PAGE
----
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Tech
News18 » Tech
3-min read

World Environment Day: Nike’s Push for Sustainable Apparel and Running Shoes Relies on Smarter Tech

The World Economic Forum suggests that 8 million tonnes of plastic end up in the ocean every year, and is expected to rise to 60 tons per minute by the year 2050

Vishal Mathur | @vishalmathur85

Updated:June 5, 2019, 10:51 AM IST
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World Environment Day: Nike’s Push for Sustainable Apparel and Running Shoes Relies on Smarter Tech
Nike Flyleather is made with at least 50 percent recylced natural leather fiber.

Waste management, particularly plastic, is a big environmental problem. As the World Environment Day 2019 is being hosted by China, the focus is on beat the pollution, including the air pollution. Everything around us can be a reason for environmental pollution. Which puts the onus on us, as consumers, to buy smartly. From companies and brands that have environmental sustainability initiatives in place, and don’t fail to follow through on those goals. Nike is a prime example of an apparel and footwear brand that is utilizing the newest manufacturing technology to reduce the footprint on the environment.

“At Nike, we know that the future of sport is interlocked with the future of our planet. That understanding serves as our North Star for sustainability. Without fresh air and clean water, athletes can’t thrive. Without stable climates and healthy ecosystems, they can’t push to reach their potential,” says Noel Kinder, Nike’s Chief Sustainability Officer, in a blog post. Companies such as Nike are realizing the importance of newer technologies to achieve a smaller environmental footprint. Nike says that 99.9 percent of finished footwear manufacturing waste in Q4 2018 was recycled for further use, or converted to energy. “We also heeded the science of climate change, seeing the threat it could pose to our athletes. Without clean air, how do we run or play?”, Mark Parker, CEO, Nike had said earlier.

A key ingredient here is the Nike Grind. Grind is the project under which Nike uses recycled surplus manufacturing materials and athletic footwear in new footwear, apparel and even outdoor playing surfaces. This includes scraps of rubber, foam, leather, textile and plastic . Till date, Nike’s data suggests that as much as 120 million pounds of surplus materials have been recycled and reused—this is approximately the same quantity to fill 700 jumbo jet aircrafts completely. Nike has also recycled 30 million pairs of sports shoes, which if lined up, could circumnavigate the earth five times over.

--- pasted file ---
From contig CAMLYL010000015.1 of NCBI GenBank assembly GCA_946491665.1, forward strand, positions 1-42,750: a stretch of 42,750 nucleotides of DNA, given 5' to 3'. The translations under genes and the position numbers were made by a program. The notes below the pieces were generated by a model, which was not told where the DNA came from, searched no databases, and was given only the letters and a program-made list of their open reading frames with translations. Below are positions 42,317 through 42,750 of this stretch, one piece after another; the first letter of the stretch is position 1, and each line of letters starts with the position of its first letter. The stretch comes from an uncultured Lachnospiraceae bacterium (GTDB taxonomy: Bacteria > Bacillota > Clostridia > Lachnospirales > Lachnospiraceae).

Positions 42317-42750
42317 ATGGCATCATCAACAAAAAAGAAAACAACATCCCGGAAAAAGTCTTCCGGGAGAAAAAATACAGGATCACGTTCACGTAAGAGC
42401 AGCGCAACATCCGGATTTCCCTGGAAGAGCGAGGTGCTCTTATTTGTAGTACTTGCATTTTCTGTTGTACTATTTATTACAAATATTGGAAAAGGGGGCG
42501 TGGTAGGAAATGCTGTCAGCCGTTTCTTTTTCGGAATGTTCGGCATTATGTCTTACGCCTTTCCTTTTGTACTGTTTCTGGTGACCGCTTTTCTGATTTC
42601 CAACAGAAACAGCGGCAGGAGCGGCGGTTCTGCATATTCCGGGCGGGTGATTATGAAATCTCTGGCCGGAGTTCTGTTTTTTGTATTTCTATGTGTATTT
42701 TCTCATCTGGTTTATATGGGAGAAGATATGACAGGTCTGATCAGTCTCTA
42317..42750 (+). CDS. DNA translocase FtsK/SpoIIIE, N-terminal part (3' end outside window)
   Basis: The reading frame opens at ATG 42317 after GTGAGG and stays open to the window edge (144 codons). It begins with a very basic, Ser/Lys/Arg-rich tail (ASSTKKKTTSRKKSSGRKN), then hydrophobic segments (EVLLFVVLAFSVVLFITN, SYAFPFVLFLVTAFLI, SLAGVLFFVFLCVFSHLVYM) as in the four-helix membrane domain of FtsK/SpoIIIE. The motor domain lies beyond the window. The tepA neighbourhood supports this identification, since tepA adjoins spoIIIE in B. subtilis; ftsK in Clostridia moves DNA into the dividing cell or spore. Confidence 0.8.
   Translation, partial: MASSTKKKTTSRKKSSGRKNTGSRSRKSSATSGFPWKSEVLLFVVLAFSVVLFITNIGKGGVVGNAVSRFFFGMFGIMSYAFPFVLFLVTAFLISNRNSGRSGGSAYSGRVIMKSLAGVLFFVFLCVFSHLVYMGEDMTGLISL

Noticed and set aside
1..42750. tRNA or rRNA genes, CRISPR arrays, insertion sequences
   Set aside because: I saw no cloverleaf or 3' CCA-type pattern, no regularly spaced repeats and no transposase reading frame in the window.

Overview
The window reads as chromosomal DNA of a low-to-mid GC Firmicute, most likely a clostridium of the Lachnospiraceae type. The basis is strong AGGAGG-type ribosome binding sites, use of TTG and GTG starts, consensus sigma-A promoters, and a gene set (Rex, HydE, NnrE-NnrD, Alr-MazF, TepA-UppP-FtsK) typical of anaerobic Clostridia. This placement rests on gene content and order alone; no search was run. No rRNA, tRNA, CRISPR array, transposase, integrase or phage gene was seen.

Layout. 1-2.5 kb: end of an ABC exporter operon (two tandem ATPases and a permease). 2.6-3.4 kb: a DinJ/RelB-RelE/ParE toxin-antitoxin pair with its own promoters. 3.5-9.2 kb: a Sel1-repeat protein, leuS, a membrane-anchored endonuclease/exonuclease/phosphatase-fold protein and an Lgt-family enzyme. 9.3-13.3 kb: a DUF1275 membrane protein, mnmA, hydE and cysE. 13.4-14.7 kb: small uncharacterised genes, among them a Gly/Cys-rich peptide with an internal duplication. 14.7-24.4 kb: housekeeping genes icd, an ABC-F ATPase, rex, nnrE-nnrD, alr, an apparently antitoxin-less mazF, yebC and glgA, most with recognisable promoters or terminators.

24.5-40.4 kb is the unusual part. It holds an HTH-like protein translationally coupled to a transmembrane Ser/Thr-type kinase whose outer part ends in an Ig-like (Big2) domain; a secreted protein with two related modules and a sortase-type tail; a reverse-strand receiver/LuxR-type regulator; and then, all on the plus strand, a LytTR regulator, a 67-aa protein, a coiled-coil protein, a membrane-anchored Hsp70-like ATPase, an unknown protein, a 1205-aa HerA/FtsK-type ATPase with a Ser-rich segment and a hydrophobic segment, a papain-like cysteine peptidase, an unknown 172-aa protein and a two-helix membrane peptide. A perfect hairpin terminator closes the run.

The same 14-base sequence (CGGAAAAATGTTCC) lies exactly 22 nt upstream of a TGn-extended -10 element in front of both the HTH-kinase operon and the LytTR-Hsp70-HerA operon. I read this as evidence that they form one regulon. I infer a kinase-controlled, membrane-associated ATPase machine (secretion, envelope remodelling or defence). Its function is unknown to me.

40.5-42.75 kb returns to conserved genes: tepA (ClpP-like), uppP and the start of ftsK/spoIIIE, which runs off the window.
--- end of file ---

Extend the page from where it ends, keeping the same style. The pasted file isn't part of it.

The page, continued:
Last year, Nike and Converse branded footwear consisted of more than 3 million pounds of reused rubber. A million pound quantity of textiles made their way into the fleece apparel sold to consumers last year. Even the Nike retail stores are following the sustainability path. The company says mannequins and modular display blocks, to wall and shelving displays, to flooring and seating, are all made of recycled materials.

The numbers from the World Economic Forum (WEF) suggests that 8 million tonnes of plastic end up in the ocean every year, and is expected to rise to 60 tons per minute by the year 2050, if the current rate of plastic usage is maintained. Nike says they have diverted more than 51 million pounds of waste materials globally (that is equivalent to 10 Olympic-size swimming pools) between May 2016 to 2017. It has also used 4 billion discarded plastic bottles for its products. The materials that are salvaged and reprocessed, including the ones left behind during the manufacture of new products, include rubber, foam, fiber, leather and textile blends. These are separated and ground into granules for use again.

Microfibers are considered extremely dangerous for the environment. Microfiber fabric is made up of fibers that are approximately 1/100th the diameter of a human hair. According to a study published by the Environmental Science & Technology journal, one item of clothing can produce more than 1,900 microfibers in just one wash cycle. The World Economic Forum says that these minuscule fibers travel through water pipes and enter oceans and rivers, where they are often consumed by sea animals and pollute the water. Humans can drink water polluted with microplastics and eat fish who have microplastics in their bodies.

The process of dyeing the fabric is estimated to consume as much as 100-150 liters of water for every kilogram of textiles being processed for manufacture. Nike instead uses a water free colour dyeing technology called ColorDry, developed by Dutch company DyeCoo. The company also refers to the development of Flyknit material used in shoes which reduces waste by 60% compared to a traditional running shoe. All the core yarn for Flyknit shoes is now 100% recycled polyester. “We invented a new process for Flyknit constructed in a 360-degree form, and is incredibly efficient, creating less waste than traditional cut-and-sew methods,” said a Nike spokesperson during the Q3 2018 earnings call.

A 2013 study by Massachusetts Institute of Technology (MIT) scientists Randolph Kirchain and Elsa Olivetti suggests that manufacturing a typical pair of running shoes results in an average of 13kg CO2e/unit of carbon footprint. There are more than 25 billion pairs of shoes manufactured every year. The Nike Free RN Flyknit shoe (registers 5.3kg CO2e/unit while the Nike Vapormax Flyknit is 6.2kg CO2e/unit, two of the most efficient shoes you could buy.

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